This year, NaNoWriMo is armed with a grant from Amazon.
Laura Miller's beef with NaNoWriMo is in her OpEd piece entitled, "Better yet, DON'T write that novel: Why National Novel Writing Month is a waste of time and energy."
Miller opines: "I am not the first person to point out that 'writing a lot of crap' doesn't sound like a particularly fruitful way to spend an entire month, even if it is November. And from rumblings in the Twitterverse, it's clear that NaNoWriMo winners frequently ignore official advice about the importance of revision; editors and agents are already flinching in anticipation of the slapdash manuscripts they'll shortly receive."
Snarky? Absolutely. Hogwash? Yes!
The following published novels have been drafted during NaNoWriMo:
• Amelia Atwater-Rhodes, "Persistence of Memory" (Delacorte Books for Young Readers, 2008).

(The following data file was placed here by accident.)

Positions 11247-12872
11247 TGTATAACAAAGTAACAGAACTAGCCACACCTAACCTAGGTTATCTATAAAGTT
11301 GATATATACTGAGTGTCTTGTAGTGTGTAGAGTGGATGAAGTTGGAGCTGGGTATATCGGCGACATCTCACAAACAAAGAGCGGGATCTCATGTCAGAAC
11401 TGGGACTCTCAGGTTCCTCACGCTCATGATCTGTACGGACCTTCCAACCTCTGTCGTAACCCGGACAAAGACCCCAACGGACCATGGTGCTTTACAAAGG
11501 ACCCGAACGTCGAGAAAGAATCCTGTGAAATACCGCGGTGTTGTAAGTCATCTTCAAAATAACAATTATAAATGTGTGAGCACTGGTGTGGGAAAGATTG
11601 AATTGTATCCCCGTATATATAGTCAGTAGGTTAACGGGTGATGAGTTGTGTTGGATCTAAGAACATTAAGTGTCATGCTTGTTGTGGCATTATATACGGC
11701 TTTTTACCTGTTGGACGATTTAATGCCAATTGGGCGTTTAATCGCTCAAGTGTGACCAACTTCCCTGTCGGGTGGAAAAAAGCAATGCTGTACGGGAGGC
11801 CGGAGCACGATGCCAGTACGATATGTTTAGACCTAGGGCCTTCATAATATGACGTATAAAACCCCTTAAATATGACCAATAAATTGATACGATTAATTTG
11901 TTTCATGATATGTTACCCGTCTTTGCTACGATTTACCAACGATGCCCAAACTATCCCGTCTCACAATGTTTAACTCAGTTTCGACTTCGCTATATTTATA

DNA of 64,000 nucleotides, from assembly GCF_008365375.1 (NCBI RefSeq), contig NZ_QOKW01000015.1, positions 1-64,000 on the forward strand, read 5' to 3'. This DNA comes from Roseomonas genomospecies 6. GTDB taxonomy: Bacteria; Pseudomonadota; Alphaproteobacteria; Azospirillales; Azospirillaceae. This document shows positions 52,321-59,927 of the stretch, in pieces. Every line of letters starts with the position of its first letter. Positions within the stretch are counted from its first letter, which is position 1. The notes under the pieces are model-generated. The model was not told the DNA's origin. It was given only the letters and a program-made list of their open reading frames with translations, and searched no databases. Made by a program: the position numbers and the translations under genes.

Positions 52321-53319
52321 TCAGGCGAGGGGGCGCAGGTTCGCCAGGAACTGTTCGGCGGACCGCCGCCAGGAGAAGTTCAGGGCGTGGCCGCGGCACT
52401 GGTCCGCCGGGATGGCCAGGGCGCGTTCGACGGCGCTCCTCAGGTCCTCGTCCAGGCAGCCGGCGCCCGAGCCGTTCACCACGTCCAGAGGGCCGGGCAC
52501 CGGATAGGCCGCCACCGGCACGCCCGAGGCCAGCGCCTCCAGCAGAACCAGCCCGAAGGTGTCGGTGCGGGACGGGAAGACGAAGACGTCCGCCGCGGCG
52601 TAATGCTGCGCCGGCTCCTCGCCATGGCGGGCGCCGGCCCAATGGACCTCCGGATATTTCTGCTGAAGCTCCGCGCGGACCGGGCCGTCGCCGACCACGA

• Gayle Brandeis, "Self Storage" (Ballantine Books, 2007).
• Jessica Burkhart, "Take the Reins" (Simon & Schuster, 2007).
• Sarah Dooley, "Livvie Owen Lived Here" (Feiwel and Friends, 2010).
• Ann Gonzalez, "Running for My Life" (WestSide Books, 2008)
• T. Greenwood, "The Hungry Season" (Kensington, 2010).
• Sara Gruen, "Flying Changes" (HarperCollins, 2005), "Water for Elephants" (Algonquin, 2007) and "Ape House" (Spiegel & Grau, 2010).
• Denise Jaden, "Losing Faith" (Simon Pulse, 2010).
• Lani Diane Rich, "Time Off for Good Behavior" (Warner Books, 2004), "Maybe Baby" (Warner Books, 2005) and "Wish You Were Here" (Warner Books, 2008).
• Stephanie Stuve-Bodeen, "The Compound" (Feiwel and Friends, 2008).
More importantly, Miller forgets that NaNoWriMo is a writing exercise. The month is devoted to pure writing, with editing to follow. So what if a few novices mail their manuscripts to publishers? Gee whiz, Laura Miller. Way to rain on the parade.